|This article does not cite any references or sources. (March 2012)|
Modern Egyptian postal service began when Carlo Meratti, an Italian, living in Alexandria, established a post office to send and receive mail to and from foreign countries as early as 1821. Meratti took the responsibility of sending and distributing the letters for a price. He transferred his activity to Cairo and Alexandria through his office in Saint Catherine Square (formerly Qansal Square). After Meratti's departure his nephew, Tito Chini (who agreed with the importance of the project) succeeded his uncle with a friend, Giacomo Muzzi. The two partners upgraded the project, naming it the Posta Europea.
The post office began sending, receiving and delivering correspondence from the government and individuals, and the Posta Europea earned the public trust. At the inauguration of the first railway between Alexandria and Kafr el-Zayyat in 1845 the company established branches in Cairo, Atfe, and Rashid (Rosetta), followed by another two branches (in Damanhour and Kafr El Zayyat) in 1855. When the railway was extended from Kafr El Zayyat to Cairo (via Tanta, Benha and Birket el-Sab), the company exploited this opportunity and used the railways to carry the post between Cairo and Alexandria for a five-year contract beginning in January 1856. The contract was as a monopolistic franchise to transport the post to northern Egypt, where it stipulated a fine to be paid to the Posta Europea by anyone caught pilfering mail.
Khedive Ismaiel realized the importance of the Posta Europea and purchased it from Muzzi (after the departure of his partner, Tito Chini) on October 29, 1864. The Egyptian government offered Muzzi the position of general manager of the post and on January 2, 1865, the private Posta Europea was transferred to the Egyptian government. This date is noted as Post Day.
At its beginning, Egypt Post was affiliated with the Ministry of Occupations; it was then transferred to a succession of ministries, and in 1865 Egypt Post was attached to the Ministry of Finance. On September 28, 1876, Egypt Post was put under the purview of the Rulings Council Chief and the Ministers of Interior and Finance. On May 19, 1875 it joined the Ministry of Justice and Trade and the Ministry of Finance again on December 10, 1878. The regulations related to the organization of a post office was issued by the Ministry of Finance on December 21, 1865, stipulating that transferring mail and issuing post stamps was the exclusive job of the Egyptian government. In March 1876 a decree was issued for all post offices providing all employees with two uniforms: one for work and the other for ceremonies. The decree was amended to specify the model and type of the uniform.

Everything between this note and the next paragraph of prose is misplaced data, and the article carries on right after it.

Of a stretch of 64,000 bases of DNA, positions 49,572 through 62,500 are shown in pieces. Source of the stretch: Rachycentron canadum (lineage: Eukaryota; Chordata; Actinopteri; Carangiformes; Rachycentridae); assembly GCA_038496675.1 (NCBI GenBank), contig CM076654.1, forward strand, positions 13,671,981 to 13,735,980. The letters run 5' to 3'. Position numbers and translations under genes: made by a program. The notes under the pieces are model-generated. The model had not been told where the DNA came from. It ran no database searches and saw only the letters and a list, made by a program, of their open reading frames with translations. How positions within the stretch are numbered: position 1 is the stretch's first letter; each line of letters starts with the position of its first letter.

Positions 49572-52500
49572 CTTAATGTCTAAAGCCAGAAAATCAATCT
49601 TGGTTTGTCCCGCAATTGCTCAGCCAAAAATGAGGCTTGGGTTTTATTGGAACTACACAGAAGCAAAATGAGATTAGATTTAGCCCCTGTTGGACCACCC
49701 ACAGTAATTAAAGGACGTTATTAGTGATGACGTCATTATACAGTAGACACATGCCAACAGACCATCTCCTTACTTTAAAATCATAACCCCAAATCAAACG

In 1919, Law No. 7 was passed for the Ministry of Transportation appropriate the railways, telegraph, telephones, postal authority, ports, and road and air transportation. Comprehensive Law No. 9 was issued later to set fees for transporting the post and the postal-management headquarters was moved from Alexandria to Cairo, to its building in Al Aataba Square.
Since its establishment, the post (in addition to its regular postal activity) has sold salt and soda stamps (discontinued in 1899), steamboat tickets, debt and shares coupons, stamped paper, and telegraph and telephone service in return for fees paid to the Telephone Authority.
In 1934 the 10th conference of the Universal Postal Union was held in Cairo, on the 70th anniversary of the Egyptian Post. After the July 1952 revolution a separate budget was allocated for the post, giving it the right to direct its surplus revenues toward improving and boosting the postal service.
In 1957 Presidential Decree No. 710 was issued, establishing the Egyptian Post Authority to replace the previous postal authority. In 1959 the civil-services system (including local post offices and agencies) began, and in 1961 a secondary postal school was established by presidential decree. In 1965 the Institute of Postal Affairs was also established; in 1975, it joined the trade department at Helwan University.
In 1966 a presidential decree was issued establishing the General Post Authority to replace the Egyptian Post Authority, and in 1970 Law No. 16 was passed regulating the Egyptian post. 1982 saw the issuance of Law No. 19 establishing the National Post Authority, replacing the General Post Authority and attaching it to the Ministry of Transportation.
Ministerial Decree No. 70, in 1982, was a special regulation concerning Post Authority's personnel; Decree No. 55 that same year regulated the authority's finances. In 1999 the Ministry of Communications and Information Technology was established to supervise the National Post Authority, Egypt Telecom and the National Communications Institute.
web ( http://www.egyptpost.org/ )